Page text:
5 Mind-Body workouts that are about to Break out
NIA: A post-modern fusion
SOUL'S CODE — The founder of modern physics, Sir Isaac Newton, famously framed the laws of motion by saying that every action has an equal and opposite action.
You could say that Nia, a made-up word that stands for "Neuromuscular Integrative Action," was a reaction to the cardio workout craze of the 1970s — a craze first embraced by California Baby Boomers, and popularized by their most polarizing poster girl, Jane Fonda, whose videos now look as cheesy as a late-night Tony Robbins infomercial.
The founders of Nia, Carlos and Debbie Rosas, ironically cashed in on the Jane Fonda era: They had 50 teachers who taught a combined 100 aerobics classes every day. But the Rosasesn realized that it was a dumb mind-body mode because most of their instructors, and half of their students, were sustaining injuries. The worst workout of all was jogging, another silly '70s fad parodied by Tom Hanks in the movie, Forrest Gump.
So the Rosas aerobics entrepreneurs asked themselves, what does the body actually want to experience?
Their answer is a fusion of nine mind-body traditions, including Tai Chi, martials arts and Alexander Technique.
Speaking of Alexander Technique, it is a fascinating example of a mind-body workout that stays below the radar and fails to break out to the masses. Created by an Australian actor named Frederick Alexander at about the same time that Joseph Pilates developed his eponymous practice, Alexander technique is inspired by animal movements and postures, kind of like yoga but with more kinesiology. Like Pilates, the Alexander Techniques was preserved, almost underground, by the professional dance community in North America through WWII and the post-war period. In fact, Alexander Technique was all the rave in dance faculties across North America in the 1970s.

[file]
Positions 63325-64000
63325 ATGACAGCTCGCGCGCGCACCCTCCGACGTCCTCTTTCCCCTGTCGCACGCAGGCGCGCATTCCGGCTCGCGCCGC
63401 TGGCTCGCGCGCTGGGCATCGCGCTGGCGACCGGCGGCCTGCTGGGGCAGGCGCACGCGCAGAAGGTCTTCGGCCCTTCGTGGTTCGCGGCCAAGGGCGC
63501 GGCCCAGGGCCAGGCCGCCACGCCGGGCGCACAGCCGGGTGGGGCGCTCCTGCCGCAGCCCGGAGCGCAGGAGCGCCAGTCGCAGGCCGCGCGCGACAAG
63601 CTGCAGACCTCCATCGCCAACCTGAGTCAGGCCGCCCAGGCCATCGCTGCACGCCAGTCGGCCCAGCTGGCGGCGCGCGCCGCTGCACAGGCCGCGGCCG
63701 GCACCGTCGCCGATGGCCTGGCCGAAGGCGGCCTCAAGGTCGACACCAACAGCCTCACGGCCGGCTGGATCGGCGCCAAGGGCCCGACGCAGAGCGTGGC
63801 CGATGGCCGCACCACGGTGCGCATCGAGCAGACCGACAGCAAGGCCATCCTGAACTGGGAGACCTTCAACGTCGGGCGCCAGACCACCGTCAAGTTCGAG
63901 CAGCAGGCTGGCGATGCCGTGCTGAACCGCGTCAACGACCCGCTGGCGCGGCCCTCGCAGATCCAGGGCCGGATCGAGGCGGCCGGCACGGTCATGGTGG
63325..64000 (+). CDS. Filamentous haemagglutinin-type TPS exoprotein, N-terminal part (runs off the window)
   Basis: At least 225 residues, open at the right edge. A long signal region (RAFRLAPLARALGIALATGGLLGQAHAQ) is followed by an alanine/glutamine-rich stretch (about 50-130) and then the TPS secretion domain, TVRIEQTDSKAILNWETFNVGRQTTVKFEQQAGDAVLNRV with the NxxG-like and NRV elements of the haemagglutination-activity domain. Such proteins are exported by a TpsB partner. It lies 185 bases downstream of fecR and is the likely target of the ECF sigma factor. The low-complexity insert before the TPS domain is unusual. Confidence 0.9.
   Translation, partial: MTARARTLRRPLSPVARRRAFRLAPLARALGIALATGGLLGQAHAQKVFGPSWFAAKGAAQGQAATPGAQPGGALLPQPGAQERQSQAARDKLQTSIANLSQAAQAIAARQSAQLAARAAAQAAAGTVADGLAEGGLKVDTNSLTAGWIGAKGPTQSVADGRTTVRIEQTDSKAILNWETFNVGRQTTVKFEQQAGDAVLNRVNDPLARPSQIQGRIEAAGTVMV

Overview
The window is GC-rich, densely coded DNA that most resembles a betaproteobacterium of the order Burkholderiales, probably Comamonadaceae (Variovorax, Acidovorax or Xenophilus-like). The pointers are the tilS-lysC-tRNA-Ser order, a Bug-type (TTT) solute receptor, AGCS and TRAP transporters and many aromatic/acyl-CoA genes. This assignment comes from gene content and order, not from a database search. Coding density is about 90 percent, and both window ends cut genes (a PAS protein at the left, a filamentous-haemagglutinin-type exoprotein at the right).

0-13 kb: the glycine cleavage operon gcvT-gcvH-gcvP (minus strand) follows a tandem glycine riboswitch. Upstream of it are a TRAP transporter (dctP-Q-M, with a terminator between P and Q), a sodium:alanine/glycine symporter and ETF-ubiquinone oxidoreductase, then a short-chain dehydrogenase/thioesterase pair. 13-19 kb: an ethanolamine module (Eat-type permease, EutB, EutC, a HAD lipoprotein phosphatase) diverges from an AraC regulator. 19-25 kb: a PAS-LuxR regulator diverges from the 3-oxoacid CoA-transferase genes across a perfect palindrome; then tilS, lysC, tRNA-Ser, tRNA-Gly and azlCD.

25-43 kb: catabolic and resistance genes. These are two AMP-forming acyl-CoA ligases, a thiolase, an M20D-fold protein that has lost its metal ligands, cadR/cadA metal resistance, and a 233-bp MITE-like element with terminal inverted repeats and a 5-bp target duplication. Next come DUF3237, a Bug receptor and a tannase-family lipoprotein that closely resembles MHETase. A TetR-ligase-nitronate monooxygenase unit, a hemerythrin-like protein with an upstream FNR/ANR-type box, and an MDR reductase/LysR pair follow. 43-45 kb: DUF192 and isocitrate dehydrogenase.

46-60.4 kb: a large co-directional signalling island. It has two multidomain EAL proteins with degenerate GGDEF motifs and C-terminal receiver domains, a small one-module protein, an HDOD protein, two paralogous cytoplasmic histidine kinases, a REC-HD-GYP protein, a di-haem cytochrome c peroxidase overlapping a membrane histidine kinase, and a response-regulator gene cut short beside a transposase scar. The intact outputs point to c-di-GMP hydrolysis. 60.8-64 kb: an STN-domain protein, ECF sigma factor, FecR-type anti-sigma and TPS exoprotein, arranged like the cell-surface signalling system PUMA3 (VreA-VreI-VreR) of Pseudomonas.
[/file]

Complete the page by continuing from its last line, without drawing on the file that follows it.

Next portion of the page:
But in the late 1990s, Pilates won.
It's an example of how hard it is for an esoteric mind-body practice to break out to the masses, and how fickle we humans can be. Will Nia suffer the same fate? At the very least, it is recycling the best parts of Alexander Technique.
Soul's Code contributor Katy Leask is a Nia enthusiast who has actually gone away on a Nia retreat; You can read her first-person experience of doing a Nia class at this link.
An excerpt: "It felt a little strange in the beginning, but by the end of the hour I was dancing, kicking, chopping and shaking myself into a body-high. The last few minutes were spent in a short meditation where we were guided to stretch and relax into what needed to be relaxed. I walked out feeling almost giddy, the nasty day forgotten."
NEXT: Proprioceptive training